The evidence used to answer the five CQs was found in 50 articles from the scientific and medical literature on the association between the MedDiet and cardiodiabesity. Twenty of the articles were new and 30 were from the previous review on this topic [6], which found strong evidence of the beneficial effects of MedDiet adherence in patients with CVD, T2DM, MetS, and obesity [6]. From the 37 articles included in the previous paper [6], seven were excluded as they did not meet the inclusion criteria defined in this analysis. Taken together, the 50 articles show strong evidence that the MedDiet plays therapeutic and preventive roles in cardiodiabesity. There was a high level of evidence showing that MedDiet adherence improves the health of overweight and obese patients by reducing weight and WC, and lowering CVD incidence and mortality [23][24][25][26][27][28][29][30][31][32][33][34][35][36][37][38][39][40][41][42][43]. Moderate evidence of a preventive effect of the MedDiet on T2DM was found for patients with the disease, and in individuals with and without risk factors [19][20][21][22][44][45][46]. Evidence of the preventive and therapeutic roles of MedDiet adherence was moderate-to-high for MetS [28][47][48][49][50][51][52] and high for CVD risk. Individuals with risk factors and the general population benefited from a reduction in CVD incidence and mortality [32][34][35][36][37][39][40][41][42][43][53][54][55][56][57][58][59], thus supporting previous meta-analysis findings [57]. The association between MedDiet adherence and low weight gain, BMI, and WC in non-obese individuals was supported by low-to-high evidence [49][50][60][61][62][63][64]. Many mechanisms underlying the beneficial effects of the MedDiet have been described elsewhere and are mainly related to improvements in lipid profile, oxidative stress, inflammation status, glucose metabolism, vascular integrity, and effects on hormone status and gut microbiota-mediated metabolic health, amongst others [4].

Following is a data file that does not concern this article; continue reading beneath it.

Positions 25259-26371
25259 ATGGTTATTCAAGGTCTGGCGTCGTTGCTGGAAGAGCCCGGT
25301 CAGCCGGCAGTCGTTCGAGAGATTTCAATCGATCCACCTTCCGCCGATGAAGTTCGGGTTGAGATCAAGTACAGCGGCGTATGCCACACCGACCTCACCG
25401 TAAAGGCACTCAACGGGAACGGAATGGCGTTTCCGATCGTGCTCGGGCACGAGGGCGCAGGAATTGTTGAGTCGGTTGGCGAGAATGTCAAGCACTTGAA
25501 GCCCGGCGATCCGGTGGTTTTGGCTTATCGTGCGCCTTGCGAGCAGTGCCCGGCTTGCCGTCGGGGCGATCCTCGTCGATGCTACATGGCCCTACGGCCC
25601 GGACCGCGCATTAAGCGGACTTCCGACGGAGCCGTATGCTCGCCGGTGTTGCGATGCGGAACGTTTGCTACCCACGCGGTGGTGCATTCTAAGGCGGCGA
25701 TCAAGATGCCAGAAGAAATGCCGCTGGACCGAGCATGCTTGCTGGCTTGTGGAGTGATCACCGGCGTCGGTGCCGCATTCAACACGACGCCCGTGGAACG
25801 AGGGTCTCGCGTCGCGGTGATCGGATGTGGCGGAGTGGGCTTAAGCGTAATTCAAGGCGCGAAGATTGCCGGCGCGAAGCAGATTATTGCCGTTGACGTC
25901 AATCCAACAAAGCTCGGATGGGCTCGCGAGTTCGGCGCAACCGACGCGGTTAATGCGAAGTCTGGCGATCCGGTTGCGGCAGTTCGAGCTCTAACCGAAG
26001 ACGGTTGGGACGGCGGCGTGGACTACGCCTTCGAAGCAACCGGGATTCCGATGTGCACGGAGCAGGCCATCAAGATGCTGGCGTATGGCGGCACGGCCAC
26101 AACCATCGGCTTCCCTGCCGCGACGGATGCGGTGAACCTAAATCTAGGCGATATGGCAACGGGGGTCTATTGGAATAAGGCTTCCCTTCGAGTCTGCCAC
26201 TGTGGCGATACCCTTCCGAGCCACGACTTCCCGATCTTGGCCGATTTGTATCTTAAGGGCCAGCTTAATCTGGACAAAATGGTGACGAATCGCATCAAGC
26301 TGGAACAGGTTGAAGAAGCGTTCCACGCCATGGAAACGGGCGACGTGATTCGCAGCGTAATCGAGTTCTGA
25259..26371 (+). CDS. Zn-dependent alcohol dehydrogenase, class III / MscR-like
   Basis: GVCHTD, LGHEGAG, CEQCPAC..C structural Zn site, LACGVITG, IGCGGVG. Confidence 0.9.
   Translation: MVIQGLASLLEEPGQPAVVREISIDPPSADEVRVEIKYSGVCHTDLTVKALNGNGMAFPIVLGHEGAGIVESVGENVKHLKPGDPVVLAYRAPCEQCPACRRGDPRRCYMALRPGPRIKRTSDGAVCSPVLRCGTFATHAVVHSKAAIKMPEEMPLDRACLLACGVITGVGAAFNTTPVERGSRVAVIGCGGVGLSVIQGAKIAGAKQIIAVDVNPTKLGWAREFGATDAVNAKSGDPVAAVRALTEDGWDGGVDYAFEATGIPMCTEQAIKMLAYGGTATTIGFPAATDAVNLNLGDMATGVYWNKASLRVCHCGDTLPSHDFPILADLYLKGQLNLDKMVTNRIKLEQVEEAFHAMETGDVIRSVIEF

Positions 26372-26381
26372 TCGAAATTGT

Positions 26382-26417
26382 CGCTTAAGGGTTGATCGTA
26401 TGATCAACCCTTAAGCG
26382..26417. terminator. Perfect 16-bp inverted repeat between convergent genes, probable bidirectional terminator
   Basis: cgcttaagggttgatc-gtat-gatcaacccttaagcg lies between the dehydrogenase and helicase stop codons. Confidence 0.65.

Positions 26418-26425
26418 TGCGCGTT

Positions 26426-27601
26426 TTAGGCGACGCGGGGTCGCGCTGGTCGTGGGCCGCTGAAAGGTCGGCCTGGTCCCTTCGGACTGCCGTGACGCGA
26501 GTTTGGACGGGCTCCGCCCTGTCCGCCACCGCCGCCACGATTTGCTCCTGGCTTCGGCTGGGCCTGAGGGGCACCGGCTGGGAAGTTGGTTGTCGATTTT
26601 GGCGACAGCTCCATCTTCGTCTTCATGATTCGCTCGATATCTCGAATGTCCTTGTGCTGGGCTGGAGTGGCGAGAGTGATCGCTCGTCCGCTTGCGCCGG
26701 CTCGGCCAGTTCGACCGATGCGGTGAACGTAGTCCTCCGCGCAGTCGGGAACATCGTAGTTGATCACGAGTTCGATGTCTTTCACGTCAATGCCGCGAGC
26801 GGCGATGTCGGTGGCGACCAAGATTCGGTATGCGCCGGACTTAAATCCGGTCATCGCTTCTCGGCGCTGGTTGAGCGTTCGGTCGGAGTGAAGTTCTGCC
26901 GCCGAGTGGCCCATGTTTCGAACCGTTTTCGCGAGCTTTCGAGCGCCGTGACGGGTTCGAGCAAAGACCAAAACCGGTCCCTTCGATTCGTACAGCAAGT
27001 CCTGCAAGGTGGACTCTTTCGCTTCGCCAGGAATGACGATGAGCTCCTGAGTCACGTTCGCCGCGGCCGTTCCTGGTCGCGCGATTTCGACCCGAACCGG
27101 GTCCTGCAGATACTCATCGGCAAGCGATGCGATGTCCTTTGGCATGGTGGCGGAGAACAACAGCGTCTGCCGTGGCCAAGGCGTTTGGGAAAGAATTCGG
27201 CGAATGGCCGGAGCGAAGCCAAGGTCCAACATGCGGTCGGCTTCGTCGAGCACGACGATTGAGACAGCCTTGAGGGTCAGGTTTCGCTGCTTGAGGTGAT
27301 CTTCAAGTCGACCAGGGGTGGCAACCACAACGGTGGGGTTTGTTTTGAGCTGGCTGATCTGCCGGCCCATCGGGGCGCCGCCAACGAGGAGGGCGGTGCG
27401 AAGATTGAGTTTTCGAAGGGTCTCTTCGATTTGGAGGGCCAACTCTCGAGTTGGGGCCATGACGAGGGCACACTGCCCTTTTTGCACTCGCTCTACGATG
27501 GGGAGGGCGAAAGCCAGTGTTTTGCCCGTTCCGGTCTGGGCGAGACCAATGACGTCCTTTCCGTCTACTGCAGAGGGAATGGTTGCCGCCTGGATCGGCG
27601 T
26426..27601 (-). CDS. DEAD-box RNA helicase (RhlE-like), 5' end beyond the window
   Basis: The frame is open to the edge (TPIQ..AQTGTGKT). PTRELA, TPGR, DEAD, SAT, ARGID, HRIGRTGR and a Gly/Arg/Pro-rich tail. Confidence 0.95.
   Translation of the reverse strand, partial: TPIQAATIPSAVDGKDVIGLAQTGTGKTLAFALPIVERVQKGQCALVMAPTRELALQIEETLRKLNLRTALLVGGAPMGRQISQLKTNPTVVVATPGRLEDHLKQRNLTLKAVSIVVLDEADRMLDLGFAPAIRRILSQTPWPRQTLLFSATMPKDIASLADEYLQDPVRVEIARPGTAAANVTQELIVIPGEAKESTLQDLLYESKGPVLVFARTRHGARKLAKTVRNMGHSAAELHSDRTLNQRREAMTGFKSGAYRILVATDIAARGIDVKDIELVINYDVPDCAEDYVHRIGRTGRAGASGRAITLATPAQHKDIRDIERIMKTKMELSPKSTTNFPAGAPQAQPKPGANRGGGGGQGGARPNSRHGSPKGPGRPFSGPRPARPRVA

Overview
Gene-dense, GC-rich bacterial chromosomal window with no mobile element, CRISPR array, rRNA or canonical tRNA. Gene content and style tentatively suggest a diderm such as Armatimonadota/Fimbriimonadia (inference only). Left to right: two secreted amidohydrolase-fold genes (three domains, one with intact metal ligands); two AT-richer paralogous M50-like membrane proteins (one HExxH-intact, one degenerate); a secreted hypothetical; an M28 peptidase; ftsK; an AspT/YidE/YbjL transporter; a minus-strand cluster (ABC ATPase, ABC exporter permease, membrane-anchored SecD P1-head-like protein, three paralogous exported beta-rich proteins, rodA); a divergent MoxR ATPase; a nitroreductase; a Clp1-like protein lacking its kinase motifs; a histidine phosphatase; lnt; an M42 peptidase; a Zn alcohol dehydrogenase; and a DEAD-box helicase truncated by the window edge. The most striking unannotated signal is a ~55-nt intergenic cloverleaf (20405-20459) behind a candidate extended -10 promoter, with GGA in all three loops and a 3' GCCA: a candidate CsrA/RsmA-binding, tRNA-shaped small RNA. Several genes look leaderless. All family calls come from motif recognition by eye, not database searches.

Regarding its beneficial effects on cardiovascular health, higher MedDiet adherence has been shown to improve complex processes relating to atherosclerosis, such as the atherogenicity of LDLs or the functionality of HDLs. In the latter case, this is particularly so when the MedDiet is supplemented with virgin olive oil. Epidemiological trials from the 1960s suggested that MedDiet adherence was associated with decreased rates of CVD. Many studies have demonstrated a mortality benefit from a Mediterranean or Mediterranean-like diet after MI. One example is the Lyon Diet Heart Study [65], which showed that a MedDiet reduced recurrent cardiovascular events by 50%–70% among MI patients. However, the role of the MedDiet in the primary prevention of CVD had not been well established until the PREDIMED trial. That trial randomized 7447 Spanish patients at high risk for CVD to one of three diets: (1) A MedDiet supplemented with extra-virgin olive oil; (2) a MedDiet supplemented with nuts; or (3) a control diet encouraging the intake of low-fat foodstuffs [30]. In both MedDiet groups, there was a statistically significant reduction in the rate of the composite primary outcome of MI, stroke, or cardiovascular death after more than four years. Regarding the strength of the association, there was a 30% absolute reduction in the incidence of major CVD events in the MedDiet groups. These findings were consistent with the previous large body of observational scientific evidence, and potential confounders as alternative explanations were discarded. A dose–response gradient was observed, whereby greater MedDiet adherence showed increased protection. Every two-point increase in adherence was associated with a 25% reduction in CVD. The results were consistent with the known facts and accepted paradigms for the natural history and biology of CVD. The beneficial effects on surrogate markers of CVD risk added to the consistency. The epidemiological evidence of low CHD rates in Mediterranean countries also supports a protective effect of the MedDiet. Regarding experimental evidence, the PREDIMED RCT was intensively scrutinized in 2018 after certain comments on the randomization procedures led to the study being retracted and republished by the same research group [30][66]. In the assessment of the quality of the RCT, inappropriate allocation concealment was among the reasons noted [67]. The authors performed several complicated analyses to attempt to control for these deficiencies, which all seemed to confirm the original findings of that study. Thus, the updated publication documented similar findings, but the authors were unable to confirm adherence to randomization schemes, given that documentation was missing (supplemental appendix of [30]). Other high-quality dietary patterns such as the Dietary Approaches to Stop Hypertension (DASH) diet [68] and the prudent healthy pattern measured by the Healthy Eating Index [69] have also been associated with a reduced incidence of CVD events. However, the evidence collected and analyzed for these patterns is not as robust as the evidence provided by PREDIMED.